Nina Burleigh ("Hoaxes from the Holy Land” Op-Ed article, Nov. 29) is unwilling to consider the possibility that the now-famous bone box inscribed "James, son of Joseph, brother of Jesus" is authentic. This is despite the fact that the Jerusalem judge in the case, after listening to the state's witnesses for more than three years, is of the view that the government has failed to prove the inscription is a forgery and should consider dropping the case. Burleigh's view after the judge's pronouncement remains the same as in her book, "Unholy Business." Burleigh has only vitriol and nasty innuendo for anyone, including myself, who defends the authenticity of the inscription.
I start from the assumption that it is just as bad to claim an authentic inscription is a forgery as to claim a forgery is authentic. If this inscription is authentic, I want to know about it -- and so does the public.
Regarding the Joash Tablet, which Burleigh also discusses, the Biblical Archaeology Review, which I edit, has taken no position. Leading scholars have taken opposing views. Unlike Burleigh's Op-Ed article, the discussion has been reasoned and respectful. We have published both sides.
The evidence regarding the James ossuary inscription is, however, far different. Andre Lemaire of the Sorbonne and Ada Yardeni of Hebrew University, two world-class expert epigraphers in the Aramaic script of the period, regard the inscription on the bone box (or ossuary) as authentic. Moreover, no expert in this script has suggested any infirmity in the epigraphy of the inscription.
Burleigh blames the failure of the governments' case on the defendants' lawyers, whom she describes as "nimble" and "expensive." She says the government's witnesses were "accustomed to working on dusty digs or answering questions from somnambulant students." Burleigh recognizes that the government witnesses "either contradicted themselves ... or had their conclusions ripped apart." But, of course, this was done on cross-examination by "nimble, expensive attorneys."
This case, however, is being heard and decided by a sophisticated judge. The Israeli legal system does not use juries. "Nimble, expensive lawyers" can perhaps fool juries, but it is harder to do this with an experienced judge.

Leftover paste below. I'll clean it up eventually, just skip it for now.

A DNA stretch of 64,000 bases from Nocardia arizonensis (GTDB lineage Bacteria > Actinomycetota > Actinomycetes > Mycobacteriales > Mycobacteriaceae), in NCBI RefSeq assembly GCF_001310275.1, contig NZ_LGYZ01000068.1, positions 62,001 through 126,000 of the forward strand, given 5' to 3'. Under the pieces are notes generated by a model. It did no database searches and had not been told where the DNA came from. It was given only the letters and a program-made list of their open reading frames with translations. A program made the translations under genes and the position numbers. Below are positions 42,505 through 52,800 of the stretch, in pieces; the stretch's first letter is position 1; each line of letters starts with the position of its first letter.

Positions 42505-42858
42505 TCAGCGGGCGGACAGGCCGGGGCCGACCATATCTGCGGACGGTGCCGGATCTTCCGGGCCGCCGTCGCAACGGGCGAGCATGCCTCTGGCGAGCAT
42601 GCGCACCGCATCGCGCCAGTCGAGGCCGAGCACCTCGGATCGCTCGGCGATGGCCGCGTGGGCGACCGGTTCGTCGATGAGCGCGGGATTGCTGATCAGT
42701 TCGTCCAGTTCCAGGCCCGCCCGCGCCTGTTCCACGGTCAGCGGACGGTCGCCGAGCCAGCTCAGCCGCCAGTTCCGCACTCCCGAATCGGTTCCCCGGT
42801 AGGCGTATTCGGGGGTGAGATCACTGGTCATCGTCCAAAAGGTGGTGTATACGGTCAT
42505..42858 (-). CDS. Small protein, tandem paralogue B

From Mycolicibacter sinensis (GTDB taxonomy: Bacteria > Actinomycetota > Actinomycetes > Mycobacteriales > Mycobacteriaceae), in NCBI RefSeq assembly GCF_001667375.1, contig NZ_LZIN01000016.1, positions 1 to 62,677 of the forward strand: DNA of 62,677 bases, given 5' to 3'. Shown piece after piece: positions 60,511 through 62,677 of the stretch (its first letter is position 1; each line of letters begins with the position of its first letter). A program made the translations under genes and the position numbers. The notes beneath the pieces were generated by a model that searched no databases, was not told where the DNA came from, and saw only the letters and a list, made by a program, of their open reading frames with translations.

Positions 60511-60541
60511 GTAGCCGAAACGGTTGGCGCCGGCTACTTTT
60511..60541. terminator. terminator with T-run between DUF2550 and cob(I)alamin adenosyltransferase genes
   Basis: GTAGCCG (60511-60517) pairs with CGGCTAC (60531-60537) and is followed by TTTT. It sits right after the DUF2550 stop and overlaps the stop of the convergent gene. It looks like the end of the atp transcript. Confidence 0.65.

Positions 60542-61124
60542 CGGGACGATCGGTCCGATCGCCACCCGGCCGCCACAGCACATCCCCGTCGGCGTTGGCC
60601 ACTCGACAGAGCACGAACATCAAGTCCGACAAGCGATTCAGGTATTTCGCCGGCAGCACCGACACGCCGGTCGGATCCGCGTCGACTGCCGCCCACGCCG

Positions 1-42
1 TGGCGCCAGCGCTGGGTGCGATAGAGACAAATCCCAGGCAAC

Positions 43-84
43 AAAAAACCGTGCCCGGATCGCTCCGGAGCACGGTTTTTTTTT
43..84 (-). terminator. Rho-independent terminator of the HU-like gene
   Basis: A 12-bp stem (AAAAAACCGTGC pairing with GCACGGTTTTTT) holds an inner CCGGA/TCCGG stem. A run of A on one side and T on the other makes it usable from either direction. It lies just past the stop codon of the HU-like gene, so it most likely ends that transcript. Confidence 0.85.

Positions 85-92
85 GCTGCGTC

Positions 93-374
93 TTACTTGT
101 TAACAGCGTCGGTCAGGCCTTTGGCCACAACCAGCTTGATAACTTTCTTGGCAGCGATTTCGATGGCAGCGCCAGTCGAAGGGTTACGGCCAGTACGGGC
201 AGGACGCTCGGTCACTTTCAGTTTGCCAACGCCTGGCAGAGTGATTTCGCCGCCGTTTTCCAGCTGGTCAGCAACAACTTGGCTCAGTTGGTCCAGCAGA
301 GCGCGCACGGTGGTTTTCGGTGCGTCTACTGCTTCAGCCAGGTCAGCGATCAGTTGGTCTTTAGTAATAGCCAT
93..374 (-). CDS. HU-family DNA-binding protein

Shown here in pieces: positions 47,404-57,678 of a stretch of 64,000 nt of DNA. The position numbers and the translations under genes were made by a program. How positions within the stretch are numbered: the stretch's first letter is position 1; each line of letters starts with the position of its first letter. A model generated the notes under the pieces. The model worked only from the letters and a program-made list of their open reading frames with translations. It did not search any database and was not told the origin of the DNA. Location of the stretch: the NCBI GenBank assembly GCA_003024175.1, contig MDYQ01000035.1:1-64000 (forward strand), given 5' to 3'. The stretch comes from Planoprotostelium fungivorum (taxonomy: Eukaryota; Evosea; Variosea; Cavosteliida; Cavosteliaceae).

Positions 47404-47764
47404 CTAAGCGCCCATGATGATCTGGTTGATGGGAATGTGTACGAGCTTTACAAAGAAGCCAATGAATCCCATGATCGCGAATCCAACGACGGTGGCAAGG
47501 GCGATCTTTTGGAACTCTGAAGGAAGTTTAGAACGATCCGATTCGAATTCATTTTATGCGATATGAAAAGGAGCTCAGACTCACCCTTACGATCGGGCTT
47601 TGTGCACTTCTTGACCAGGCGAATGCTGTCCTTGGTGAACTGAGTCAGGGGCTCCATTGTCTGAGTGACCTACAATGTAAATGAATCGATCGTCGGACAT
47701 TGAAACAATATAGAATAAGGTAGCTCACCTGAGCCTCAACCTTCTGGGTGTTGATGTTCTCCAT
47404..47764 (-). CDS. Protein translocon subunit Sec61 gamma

It is true that a scientific expert from Tel Aviv University, Yuval Goren, stated that a thin film on the inscription was designed to cover the evidence of forgery. But he also said that what causes the inscription to appear as if it were carved in modern times -- and therefore a forgery -- could be the possibility that it may have been "completely cleaned" recently (something regularly done by dealers offering inscriptions for sale). And Goren said this not in his cross-examination but in his original report to the Israel Antiquities Authority.
More important, when this film was removed by the police, Goren was shown more recent pictures of the inscription. He later said there was some original ancient patina, even parts of the word "Jesus." (That didn't change Goren's position that the inscription is a forgery.)
Burleigh can perhaps make a case that the inscription is nevertheless a forgery, but she needn't denigrate or question the motives of scholars who disagree with her. That is exactly what she does when she contrasts "serious and sober biblical scholars" with their "more ruthless colleagues." Indeed, she defames biblical scholars and biblical scholarship as a whole with the scurrilous charge that "the desire of the faithful for material proof [of the Bible] drives scholarship as much as anything actually dug up from the sands of the Holy Land."
Of course, the Israeli judge's suggestion that the prosecution consider dropping the case does not mean the inscription is authentic. As we said in our news release to which Burleigh refers but does not quote, "All the court can decide is that the prosecution has not proved its case beyond a reasonable doubt. Logically, the inscription can still be a forgery."
We also added that there is a question as to whether "the 'Jesus' of this inscription is the 'Jesus' we know from the New Testament." We noted that all three names in the inscription "were very common among Jews at this time."
Burleigh indeed knows how to write for People magazine, where she is a staff writer. But she evidently knows little about how scholars determine whether an ancient inscription is a forgery.
Hershel Shanks is editor of Biblical Archaeology Review.Copyright © 2015, Los Angeles Times